Granita – a semi-frozen confection – is said to originate from Sicily. Its simplicity lends it to adaptation, so much so that if one were to walk from on side of Sicily to the other, different styles of granita with different sizes of ice shard born of different freezing methods would be encountered.
A granita is an extraordinarily simple thing to produce. It is a lot more straightforward to concoct than ‘The Deal’ that was struck between Tony Blair and Gordon Brown at a now defunct Islington restaurant by the name of Granita.
Typically, a granita involves the freezing of some kind of flavoured liquid (like fruit juice) in the absence of alcohol. The version I did was espresso granita that could have benefitted from a wee bit of booze in the cream.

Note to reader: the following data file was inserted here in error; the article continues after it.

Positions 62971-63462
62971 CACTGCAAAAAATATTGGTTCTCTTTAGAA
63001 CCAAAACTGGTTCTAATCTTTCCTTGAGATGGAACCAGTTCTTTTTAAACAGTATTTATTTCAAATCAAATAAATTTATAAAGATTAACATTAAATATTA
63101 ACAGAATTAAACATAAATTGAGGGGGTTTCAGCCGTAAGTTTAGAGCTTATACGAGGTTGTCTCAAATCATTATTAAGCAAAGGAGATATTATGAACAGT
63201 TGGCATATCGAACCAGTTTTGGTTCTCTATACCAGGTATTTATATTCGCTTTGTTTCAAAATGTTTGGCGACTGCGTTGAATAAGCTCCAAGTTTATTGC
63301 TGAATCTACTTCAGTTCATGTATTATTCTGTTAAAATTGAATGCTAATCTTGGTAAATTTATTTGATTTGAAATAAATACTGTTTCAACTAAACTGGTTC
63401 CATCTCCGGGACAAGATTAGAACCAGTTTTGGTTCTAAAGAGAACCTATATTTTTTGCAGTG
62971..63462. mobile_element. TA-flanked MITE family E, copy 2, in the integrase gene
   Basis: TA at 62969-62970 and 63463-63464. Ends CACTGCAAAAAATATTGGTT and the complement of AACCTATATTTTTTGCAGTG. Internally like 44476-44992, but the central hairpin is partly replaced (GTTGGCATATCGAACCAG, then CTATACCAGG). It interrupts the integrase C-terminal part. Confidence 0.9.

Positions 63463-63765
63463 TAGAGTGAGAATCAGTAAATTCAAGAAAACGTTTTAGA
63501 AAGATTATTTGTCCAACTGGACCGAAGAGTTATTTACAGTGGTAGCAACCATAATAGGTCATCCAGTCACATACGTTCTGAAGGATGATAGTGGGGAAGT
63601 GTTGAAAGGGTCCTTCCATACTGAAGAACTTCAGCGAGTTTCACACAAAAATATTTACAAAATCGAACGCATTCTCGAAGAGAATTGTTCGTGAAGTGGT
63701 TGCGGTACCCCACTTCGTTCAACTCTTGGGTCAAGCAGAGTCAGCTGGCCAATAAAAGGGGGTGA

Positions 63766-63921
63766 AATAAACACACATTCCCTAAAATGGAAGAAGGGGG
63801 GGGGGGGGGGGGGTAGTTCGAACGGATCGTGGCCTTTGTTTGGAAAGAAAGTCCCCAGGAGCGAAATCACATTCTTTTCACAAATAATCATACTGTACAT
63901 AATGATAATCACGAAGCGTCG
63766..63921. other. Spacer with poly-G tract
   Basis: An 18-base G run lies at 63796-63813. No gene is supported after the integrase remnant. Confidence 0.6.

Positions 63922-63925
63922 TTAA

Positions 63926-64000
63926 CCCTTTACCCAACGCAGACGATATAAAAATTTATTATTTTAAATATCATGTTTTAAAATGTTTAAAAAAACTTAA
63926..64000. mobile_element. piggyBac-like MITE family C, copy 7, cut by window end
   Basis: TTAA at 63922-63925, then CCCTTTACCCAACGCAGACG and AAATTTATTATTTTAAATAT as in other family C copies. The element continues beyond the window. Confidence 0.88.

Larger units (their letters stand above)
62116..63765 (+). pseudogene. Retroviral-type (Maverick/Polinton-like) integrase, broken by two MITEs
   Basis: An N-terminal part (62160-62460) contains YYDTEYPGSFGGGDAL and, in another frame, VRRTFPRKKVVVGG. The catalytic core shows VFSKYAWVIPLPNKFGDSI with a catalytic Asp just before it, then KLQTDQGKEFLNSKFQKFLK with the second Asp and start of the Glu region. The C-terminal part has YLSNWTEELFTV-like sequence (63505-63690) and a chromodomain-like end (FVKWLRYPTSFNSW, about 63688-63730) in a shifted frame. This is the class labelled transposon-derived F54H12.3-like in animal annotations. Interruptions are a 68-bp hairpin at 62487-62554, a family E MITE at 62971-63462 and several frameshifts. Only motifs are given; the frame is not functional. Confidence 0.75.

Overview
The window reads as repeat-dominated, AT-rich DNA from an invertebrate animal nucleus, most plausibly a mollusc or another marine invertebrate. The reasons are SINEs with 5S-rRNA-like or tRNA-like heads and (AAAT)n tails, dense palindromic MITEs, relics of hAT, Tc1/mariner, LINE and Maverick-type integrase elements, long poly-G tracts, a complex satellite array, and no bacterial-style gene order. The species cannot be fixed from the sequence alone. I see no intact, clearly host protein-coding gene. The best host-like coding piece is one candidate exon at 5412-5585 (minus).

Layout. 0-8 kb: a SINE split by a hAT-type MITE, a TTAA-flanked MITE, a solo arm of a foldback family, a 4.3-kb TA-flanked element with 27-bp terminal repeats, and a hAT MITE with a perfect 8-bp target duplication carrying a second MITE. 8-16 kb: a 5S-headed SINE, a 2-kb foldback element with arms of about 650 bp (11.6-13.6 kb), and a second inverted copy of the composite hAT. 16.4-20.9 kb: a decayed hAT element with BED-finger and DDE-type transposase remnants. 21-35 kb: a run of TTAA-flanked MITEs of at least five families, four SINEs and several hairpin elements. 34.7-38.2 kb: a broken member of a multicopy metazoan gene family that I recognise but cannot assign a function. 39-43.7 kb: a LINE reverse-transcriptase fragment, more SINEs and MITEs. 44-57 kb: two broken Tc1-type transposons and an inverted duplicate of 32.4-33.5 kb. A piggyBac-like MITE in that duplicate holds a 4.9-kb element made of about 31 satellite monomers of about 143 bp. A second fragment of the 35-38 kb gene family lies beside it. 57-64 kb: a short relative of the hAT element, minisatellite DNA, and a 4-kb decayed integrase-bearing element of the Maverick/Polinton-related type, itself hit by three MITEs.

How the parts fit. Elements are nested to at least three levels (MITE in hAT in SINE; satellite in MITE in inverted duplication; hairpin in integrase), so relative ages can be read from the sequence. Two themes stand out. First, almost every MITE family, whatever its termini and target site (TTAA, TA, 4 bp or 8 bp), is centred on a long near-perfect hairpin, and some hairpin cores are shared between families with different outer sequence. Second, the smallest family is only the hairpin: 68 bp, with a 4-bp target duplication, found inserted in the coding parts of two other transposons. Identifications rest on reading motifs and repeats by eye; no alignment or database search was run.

- 4 shots of espresso
- Caster sugar
- Double cream
Make 4 shots of espresso, add caster sugar to taste and freeze in a flexible tray or gratin dish.
Once the coffee is frozen, release it with a dunk in hot water, and put it quickly through a food processor. Refreeze it until ready to serve.
Meanwhile whip some double cream up to stiff peaks with more caster sugar to taste.
Freeze a wine glass.
Fork up the frozen coffee into shards and spoon into the frozen glass.
Spoon the cream on top and serve immediately.
Adding amaretto to the cream adds a luxurious, boozy feel. Don't add alcohol to the coffee, as it may fail to freeze in time. Packing the granita in a highball will create a pleasant slush-style drink that is drunk with a straw rather than eaten with a spoon.